China moves in on Western solar power industries
Stephen Foley is a former Associate Business Editor of The Independent, based in New York. He left in August 2012. In a decade at the paper, he covered personal finance, the UK stock market and the pharmaceuticals industry, and had also been the Business section's share tipster. Between arriving with three suitcases in Manhattan in January 2006 and his departure, he witnessed and reported on a great economic boom turning spectacularly to bust. In March 2009, he was named Business and Finance Journalist of the Year at the British Press Awards.
Friday 02 September 2011
China is emerging as the dominant force in the manufacture of solar panels in a world desperate for renewable sources of energy, as collapsing prices and disillusion over government subsidies has hobbled US efforts to take a lead in the development of the new industry.
Prices of solar panels have fallen by more than 40 per cent in the past year, as a result of increased manufacturing capacity and disappointing demand, and the US was reeling yesterday from news that taxpayers may have lost more than half-a-billion dollars on one solar energy firm that shut its doors this week.
Solyndra, whose plant was visited and praised by President Barack Obama last year, said it would file for bankruptcy protection in the next few days, making it the third US solar firm to go under in the past month. Solyndra had been the beneficiary of a Department of Energy loan guarantee programme funded by the Obama administration's economic stimulus in 2009, and loans from the Treasury department. In all, $527m (£326m) in taxpayer funding had been advanced to the company, along with about $1bn in private sector investment. More than 1,100 employees were told this week that they would be losing their jobs.
"This was an unexpected outcome and is most unfortunate," Solyndra's chief executive Brian Harrison said. "Regulatory and policy uncertainties" made it impossible to raise capital to quickly rescue the operation."
Also last month, Evergreen Solar, a Massachusetts firm which had once been a stock market darling, and SpectraWatt, a private firm spun out of Intel, said they were filing for Chapter 11 bankruptcy protection.
Congressman Henry Waxman of the House Committee on Energy and Commerce said the bankruptcies "are unfortunate warnings that the United States is in danger of losing its leadership position in the clean energy economy of the future. We should be doing everything possible to ensure the US does not cede the renewable energy market to China and other countries."
China manufactured about 40 per cent of the solar panels produced in the world last year, from a standing start five years earlier, and the largest single producer is a Chinese firm called Suntech Power Holdings.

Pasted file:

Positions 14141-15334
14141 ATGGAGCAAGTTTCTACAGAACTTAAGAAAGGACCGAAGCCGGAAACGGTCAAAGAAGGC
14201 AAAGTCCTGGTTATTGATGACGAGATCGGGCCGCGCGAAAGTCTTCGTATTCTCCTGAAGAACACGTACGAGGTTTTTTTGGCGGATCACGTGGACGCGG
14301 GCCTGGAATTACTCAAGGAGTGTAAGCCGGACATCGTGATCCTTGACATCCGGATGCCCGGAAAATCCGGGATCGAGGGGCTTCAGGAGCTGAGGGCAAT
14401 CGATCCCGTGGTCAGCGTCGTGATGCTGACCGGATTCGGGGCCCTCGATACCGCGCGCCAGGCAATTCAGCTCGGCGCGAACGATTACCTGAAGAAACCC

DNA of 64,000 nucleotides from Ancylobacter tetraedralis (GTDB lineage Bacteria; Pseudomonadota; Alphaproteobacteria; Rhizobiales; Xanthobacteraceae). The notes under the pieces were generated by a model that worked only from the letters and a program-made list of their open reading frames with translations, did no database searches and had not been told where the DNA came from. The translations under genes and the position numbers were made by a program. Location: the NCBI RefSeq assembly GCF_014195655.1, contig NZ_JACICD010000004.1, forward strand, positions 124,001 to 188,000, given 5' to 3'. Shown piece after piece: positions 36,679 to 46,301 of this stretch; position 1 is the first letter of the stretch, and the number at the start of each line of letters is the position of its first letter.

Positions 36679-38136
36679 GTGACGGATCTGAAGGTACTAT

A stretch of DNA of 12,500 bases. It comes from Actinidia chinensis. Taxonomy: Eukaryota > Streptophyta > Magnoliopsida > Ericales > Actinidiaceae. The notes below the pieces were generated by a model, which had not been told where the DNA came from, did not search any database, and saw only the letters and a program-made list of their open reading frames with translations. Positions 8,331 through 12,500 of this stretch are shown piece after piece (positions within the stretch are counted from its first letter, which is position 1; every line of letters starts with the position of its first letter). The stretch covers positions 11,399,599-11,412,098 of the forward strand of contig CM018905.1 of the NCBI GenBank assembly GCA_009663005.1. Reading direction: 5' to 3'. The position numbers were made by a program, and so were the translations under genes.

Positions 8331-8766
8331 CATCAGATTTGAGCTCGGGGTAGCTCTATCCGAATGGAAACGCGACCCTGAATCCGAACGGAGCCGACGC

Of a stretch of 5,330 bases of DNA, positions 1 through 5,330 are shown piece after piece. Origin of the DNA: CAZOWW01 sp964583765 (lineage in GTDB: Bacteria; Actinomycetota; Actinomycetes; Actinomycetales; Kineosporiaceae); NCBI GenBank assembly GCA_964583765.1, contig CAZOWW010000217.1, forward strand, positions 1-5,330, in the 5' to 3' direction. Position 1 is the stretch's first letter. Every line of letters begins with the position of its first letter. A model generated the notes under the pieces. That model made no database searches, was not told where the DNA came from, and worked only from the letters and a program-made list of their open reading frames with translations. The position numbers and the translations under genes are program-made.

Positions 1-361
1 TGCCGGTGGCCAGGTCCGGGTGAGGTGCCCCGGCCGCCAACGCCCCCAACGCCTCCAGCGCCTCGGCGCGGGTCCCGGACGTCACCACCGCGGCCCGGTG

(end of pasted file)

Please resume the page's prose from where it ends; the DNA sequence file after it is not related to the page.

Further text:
Some in the US solar industry have criticised the Chinese for heavily subsidising their own firms, via grants of land for manufacturing plants and cheap loans. The United Steelworkers union filed a lawsuit last year asking the federal government to investigate China's clean energy subsidies and other policies and to pursue the matter through the World Trade Organisation.
But the shake-out in the US also reflects the collapsing prices for solar panels which has resulted from new production capacity in China, Malaysia and the Philippines, and from disappointing demand in Continental Europe, whose governments are most enthusiastically pushing solar power. Uncertainty over regulation of prices in Italy led to a sudden drop-off of demand there, and adoption was also slower than expected in Germany this year.
Shayle Kann, the managing director of GTM Research, said the US still has significant solar panel manufacturing players, such as First Solar, which is building a new plant in Arizona, but faces structural challenges that will inevitably lead to its losing market share to China, regardless of subsidies.
"There are significant low-cost and no-cost loans being granted to some manufacturers from the central government in China, but that is not true of all of them. It is one advantage among many," Mr Kann said. "Take away that government support and you would still have a similar trend, if not the magnitude. China has low labour costs, low utility costs, and a supply chain with the same benefits. In other words, the same benefits that low-cost manufacturing countries have anywhere."
Republican lawmakers criticised the Department of Energy programme of subsidies for solar companies and for the practice of the federal government trying to pick winners in new industries. The Obama administration defended the programme, which has disbursed $18bn in loans or loan guarantees, and its record to date.
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